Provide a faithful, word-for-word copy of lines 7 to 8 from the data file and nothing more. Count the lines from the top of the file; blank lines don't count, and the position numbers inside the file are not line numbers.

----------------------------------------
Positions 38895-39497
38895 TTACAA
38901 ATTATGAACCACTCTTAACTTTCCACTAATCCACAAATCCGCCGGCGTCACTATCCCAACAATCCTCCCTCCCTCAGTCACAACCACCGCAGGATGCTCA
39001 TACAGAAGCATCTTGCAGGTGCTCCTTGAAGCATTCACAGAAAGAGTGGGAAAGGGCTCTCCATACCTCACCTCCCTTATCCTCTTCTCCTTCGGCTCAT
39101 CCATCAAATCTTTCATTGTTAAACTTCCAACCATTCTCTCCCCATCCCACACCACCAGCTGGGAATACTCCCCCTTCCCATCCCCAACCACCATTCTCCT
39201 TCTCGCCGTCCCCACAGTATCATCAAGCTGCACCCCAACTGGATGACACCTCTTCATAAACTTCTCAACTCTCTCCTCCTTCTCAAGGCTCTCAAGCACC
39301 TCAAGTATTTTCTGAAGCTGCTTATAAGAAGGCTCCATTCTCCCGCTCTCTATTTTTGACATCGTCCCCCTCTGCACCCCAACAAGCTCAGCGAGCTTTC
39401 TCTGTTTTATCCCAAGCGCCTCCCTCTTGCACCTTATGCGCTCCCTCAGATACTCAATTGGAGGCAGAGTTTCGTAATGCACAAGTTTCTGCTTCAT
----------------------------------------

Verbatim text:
39301 TCAAGTATTTTCTGAAGCTGCTTATAAGAAGGCTCCATTCTCCCGCTCTCTATTTTTGACATCGTCCCCCTCTGCACCCCAACAAGCTCAGCGAGCTTTC
39401 TCTGTTTTATCCCAAGCGCCTCCCTCTTGCACCTTATGCGCTCCCTCAGATACTCAATTGGAGGCAGAGTTTCGTAATGCACAAGTTTCTGCTTCAT